Two sources of noise, Johnson noise and shot noise, are investigated in this experiment. The Johnson noise which is the voltage fluctuations across a resistor that arose from the random motion of electrons. It was measured across different resistances and at different bandwidths at room temperature, resulting in a calculation of the Boltzmann constant of \(1.46 \cdot 10^{-23} \textrm{ m}^2 \textrm{ kg} \textrm{ s}^{-2} \textrm{ K}^{-1} \pm2.5 \cdot 10^{-21} \textrm{ m}^2 \textrm{ kg} \textrm{ s}^{-2} \textrm{ K}^{-1}\) and \(1.46 \cdot 10^{-23} \textrm{ m}^2 \textrm{ kg} \textrm{ s}^{-2} \textrm{ K}^{-1} \pm2.6 \cdot 10^{-21} \textrm{ m}^2 \textrm{ kg} \textrm{ s}^{-2} \textrm{ K}^{-1}\). The shot noise occurs due to the quantization of charge, and was measured by varying current in the system, with which we calculated the electron charge of \(1.64 \cdot 10^{-19} \pm 7.0 \cdot 10^{ -22}\). They agree quite well with the accepted values of \(1.38064852 \cdot 10^{-23} \textrm{ m}^2 \textrm{ kg} \textrm{ s}^{-2} \textrm{ K}^{-1}\), and \(1.64 \cdot 10^{-19} \textrm{C}\) for the Boltzmann constant and electron charge respectively. Errors are discussed.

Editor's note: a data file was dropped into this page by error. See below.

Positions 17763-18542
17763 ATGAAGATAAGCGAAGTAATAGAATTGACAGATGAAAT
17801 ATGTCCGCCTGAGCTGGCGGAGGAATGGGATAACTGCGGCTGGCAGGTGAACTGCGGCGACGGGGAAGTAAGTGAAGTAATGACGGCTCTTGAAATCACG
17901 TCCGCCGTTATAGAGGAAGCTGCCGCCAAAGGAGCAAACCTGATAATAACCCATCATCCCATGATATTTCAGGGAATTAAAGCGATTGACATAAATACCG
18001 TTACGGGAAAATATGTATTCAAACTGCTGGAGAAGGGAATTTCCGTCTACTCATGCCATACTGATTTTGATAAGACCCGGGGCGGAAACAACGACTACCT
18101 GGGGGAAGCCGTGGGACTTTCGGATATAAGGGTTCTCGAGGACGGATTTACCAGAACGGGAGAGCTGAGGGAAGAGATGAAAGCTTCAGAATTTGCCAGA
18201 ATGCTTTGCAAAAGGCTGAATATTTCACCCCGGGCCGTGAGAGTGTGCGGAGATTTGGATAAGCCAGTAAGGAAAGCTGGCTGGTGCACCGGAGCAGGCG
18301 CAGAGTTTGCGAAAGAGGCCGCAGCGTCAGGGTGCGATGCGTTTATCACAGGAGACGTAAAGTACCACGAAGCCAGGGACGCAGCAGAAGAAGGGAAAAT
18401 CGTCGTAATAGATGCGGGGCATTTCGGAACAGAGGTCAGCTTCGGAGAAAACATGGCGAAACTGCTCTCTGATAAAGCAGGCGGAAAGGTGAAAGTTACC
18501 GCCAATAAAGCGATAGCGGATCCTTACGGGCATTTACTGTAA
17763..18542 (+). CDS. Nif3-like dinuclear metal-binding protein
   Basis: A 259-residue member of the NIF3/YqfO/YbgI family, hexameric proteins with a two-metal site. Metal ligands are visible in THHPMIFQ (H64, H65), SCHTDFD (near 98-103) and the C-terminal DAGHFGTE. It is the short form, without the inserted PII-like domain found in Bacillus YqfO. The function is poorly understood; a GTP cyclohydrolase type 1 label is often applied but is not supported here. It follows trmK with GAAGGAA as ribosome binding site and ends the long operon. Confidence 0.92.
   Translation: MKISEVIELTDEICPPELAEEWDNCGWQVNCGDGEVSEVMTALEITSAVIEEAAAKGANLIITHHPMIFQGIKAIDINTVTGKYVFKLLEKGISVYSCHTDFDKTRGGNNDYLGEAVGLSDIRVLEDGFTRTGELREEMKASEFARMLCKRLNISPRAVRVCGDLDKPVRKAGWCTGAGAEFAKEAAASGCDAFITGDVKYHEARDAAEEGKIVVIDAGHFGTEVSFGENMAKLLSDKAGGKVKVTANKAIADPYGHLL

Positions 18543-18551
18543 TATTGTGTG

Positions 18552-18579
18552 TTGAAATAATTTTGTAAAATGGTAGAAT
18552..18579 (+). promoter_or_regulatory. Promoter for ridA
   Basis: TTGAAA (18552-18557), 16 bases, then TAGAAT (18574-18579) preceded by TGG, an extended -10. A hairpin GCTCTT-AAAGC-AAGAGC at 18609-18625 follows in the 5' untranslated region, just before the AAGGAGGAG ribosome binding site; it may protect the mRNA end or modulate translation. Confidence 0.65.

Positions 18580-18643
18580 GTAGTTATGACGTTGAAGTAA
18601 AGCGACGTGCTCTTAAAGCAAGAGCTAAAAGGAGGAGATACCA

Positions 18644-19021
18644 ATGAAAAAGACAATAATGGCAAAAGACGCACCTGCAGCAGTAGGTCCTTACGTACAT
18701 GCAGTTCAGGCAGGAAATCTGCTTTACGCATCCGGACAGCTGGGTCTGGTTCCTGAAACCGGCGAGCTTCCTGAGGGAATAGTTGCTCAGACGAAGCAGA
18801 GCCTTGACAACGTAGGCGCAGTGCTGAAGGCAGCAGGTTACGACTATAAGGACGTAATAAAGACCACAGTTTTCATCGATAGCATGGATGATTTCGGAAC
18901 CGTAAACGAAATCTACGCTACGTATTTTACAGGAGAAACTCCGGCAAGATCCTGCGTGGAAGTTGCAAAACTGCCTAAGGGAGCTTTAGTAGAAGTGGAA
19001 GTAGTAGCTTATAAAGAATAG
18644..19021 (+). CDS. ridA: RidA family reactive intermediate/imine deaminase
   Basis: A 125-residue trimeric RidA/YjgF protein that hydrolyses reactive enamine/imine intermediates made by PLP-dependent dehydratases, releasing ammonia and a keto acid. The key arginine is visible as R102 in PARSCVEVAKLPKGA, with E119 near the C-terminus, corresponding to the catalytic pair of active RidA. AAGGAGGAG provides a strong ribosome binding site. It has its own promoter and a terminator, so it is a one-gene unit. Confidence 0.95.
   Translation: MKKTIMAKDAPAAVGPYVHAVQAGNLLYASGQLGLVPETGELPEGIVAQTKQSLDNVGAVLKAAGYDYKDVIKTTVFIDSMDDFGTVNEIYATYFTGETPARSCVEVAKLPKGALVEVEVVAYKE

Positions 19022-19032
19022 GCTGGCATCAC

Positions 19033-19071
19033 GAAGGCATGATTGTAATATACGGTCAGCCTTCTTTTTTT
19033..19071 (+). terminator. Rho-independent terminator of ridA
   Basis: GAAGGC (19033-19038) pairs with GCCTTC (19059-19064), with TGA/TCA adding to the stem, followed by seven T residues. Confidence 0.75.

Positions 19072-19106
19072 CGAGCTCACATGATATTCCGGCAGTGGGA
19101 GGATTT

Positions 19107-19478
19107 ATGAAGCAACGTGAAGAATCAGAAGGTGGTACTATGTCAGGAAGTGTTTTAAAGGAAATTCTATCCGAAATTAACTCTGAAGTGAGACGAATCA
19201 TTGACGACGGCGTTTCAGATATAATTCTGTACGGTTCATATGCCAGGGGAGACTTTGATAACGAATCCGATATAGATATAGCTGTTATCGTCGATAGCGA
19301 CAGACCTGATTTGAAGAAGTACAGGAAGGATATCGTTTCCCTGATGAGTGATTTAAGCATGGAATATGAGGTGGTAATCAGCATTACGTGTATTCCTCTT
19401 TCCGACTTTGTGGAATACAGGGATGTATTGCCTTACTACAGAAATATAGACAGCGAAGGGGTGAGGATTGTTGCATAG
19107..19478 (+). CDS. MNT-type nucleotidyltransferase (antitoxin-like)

Anonymousabout 1 year ago · Public